Belfast Telegraph

Water company 'could be scrapped'

A troubled water company at the heart of a long-running investigation into the awarding of contracts could be scrapped, Northern Ireland's regional development minister has warned.

Conor Murphy said Northern Ireland Water's (NIW) hybrid status as a government-owned company had not served the public well. One option would be to incorporate it back into the department.

At an evidence session at Stormont, the minister defended his decision last March to sack four members of the under-scrutiny business. An investigation team found that £28.5 million in contracts were issued without the work being properly tendered.

Mr Murphy said: "I do think it has been quite clear that the Goco (government-owned, contractor-operated) idea has not served us well, has left us in a hybrid situation which I don't think is acceptable going forward."

He is in discussions with his officials about how legislation could be passed to bring about the change within the tight framework imposed by next year's Assembly elections. He would need agreement from his ministerial Executive colleagues and there could be funding changes linked to Treasury rules.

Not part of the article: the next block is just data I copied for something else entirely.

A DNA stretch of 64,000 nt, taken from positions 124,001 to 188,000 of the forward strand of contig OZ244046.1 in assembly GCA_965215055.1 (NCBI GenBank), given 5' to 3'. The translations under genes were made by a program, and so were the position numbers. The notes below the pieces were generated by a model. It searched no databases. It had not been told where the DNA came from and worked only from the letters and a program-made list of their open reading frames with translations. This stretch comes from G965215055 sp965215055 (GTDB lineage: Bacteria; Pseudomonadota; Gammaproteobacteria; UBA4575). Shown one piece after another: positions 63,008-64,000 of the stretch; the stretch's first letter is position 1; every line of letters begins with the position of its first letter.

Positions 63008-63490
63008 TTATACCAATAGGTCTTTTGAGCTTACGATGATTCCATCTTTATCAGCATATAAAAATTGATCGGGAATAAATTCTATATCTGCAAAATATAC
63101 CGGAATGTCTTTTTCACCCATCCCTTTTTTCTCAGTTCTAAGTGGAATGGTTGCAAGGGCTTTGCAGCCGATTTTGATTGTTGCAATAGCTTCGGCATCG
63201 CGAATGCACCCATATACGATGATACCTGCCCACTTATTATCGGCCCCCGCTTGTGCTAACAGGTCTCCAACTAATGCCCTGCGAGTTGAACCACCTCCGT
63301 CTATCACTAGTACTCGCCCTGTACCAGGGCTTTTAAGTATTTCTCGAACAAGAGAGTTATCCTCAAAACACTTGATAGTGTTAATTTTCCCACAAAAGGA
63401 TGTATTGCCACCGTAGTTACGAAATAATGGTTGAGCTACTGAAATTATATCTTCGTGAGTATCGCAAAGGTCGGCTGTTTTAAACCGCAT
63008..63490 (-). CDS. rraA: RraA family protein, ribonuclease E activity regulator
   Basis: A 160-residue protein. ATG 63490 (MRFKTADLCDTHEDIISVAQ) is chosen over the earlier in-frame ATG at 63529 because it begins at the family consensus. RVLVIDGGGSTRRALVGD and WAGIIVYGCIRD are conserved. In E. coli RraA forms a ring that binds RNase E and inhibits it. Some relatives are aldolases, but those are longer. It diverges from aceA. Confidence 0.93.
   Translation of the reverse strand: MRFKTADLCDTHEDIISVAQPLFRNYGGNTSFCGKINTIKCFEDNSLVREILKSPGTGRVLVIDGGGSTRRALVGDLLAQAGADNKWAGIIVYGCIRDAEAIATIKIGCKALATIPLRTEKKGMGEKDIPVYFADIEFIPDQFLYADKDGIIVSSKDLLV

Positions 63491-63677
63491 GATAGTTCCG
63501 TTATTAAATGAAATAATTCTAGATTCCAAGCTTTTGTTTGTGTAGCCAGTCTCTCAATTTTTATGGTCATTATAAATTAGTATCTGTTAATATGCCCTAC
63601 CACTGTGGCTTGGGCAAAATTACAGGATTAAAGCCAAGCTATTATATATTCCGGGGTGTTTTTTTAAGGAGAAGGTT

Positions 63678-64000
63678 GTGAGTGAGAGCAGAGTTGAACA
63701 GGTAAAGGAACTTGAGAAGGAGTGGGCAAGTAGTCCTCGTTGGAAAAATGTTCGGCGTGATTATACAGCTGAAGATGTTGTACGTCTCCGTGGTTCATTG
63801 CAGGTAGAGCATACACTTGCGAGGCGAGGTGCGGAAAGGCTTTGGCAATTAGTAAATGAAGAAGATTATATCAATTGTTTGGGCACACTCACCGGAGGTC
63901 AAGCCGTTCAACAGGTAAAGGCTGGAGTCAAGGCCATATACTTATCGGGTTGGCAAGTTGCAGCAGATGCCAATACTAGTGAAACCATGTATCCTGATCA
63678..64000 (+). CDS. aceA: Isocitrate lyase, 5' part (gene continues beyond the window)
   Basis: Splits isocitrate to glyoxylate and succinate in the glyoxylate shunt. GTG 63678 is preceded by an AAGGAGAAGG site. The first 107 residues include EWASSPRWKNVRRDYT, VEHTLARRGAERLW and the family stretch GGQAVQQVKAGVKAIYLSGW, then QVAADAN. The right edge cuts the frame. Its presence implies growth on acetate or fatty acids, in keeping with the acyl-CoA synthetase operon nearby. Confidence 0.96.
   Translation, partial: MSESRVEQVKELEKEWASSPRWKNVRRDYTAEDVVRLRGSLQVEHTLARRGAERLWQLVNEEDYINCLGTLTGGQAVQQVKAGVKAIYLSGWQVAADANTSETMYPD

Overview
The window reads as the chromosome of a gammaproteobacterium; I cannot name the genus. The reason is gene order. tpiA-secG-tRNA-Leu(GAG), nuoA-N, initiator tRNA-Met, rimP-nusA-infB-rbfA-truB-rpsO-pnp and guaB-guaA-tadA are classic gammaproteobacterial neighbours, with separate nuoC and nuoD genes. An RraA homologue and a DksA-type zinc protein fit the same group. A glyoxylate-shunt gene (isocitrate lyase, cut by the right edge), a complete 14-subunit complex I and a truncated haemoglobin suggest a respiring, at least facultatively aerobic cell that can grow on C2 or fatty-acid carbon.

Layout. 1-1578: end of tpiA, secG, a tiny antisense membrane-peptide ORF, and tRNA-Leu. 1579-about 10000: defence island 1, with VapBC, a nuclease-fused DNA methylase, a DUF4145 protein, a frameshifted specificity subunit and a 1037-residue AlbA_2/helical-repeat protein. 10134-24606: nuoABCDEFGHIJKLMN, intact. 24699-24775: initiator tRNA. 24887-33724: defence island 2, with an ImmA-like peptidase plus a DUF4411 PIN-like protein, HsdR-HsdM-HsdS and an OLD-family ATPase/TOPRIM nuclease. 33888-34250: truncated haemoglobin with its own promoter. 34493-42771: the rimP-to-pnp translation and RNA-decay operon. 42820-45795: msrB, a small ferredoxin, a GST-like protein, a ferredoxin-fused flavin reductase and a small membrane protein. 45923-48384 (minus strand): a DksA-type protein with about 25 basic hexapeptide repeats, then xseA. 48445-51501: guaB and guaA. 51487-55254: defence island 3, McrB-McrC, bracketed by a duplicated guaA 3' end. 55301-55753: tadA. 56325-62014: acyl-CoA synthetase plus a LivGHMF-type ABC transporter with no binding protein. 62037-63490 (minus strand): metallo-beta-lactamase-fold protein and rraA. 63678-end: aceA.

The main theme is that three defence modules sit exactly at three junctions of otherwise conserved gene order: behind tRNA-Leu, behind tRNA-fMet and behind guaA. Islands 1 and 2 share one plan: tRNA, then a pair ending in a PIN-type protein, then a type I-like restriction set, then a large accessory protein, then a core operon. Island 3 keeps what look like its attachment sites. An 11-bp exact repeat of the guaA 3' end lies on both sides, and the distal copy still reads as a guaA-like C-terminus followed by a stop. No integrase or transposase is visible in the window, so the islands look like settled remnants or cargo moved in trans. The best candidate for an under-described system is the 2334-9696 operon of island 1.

The Sinn Fein minister told the regional development committee at Stormont the company had done a good job in upgrading Northern Ireland's ageing water and sewerage systems.

It was announced that Sir Jon Shortridge, the former permanent secretary of the Cardiff administration, will examine the events that led to the suspension of Paul Priestly from the Department of Regional Development last month.

The action against Mr Priestly came after claims he drafted a letter of complaint to a powerful Stormont scrutiny committee that was sent by one of a team of independent investigators probing the business of NIW.

The incident that prompted Mr Priestly's suspension related to later exchanges between one of the investigators and the Public Accounts Committee (PAC), which was also investigating the NIW affair.

Phoenix Gas chief executive Peter Dixon was unhappy with the tone and direction of some of the questions he faced from PAC members in July and wrote a letter of complaint.

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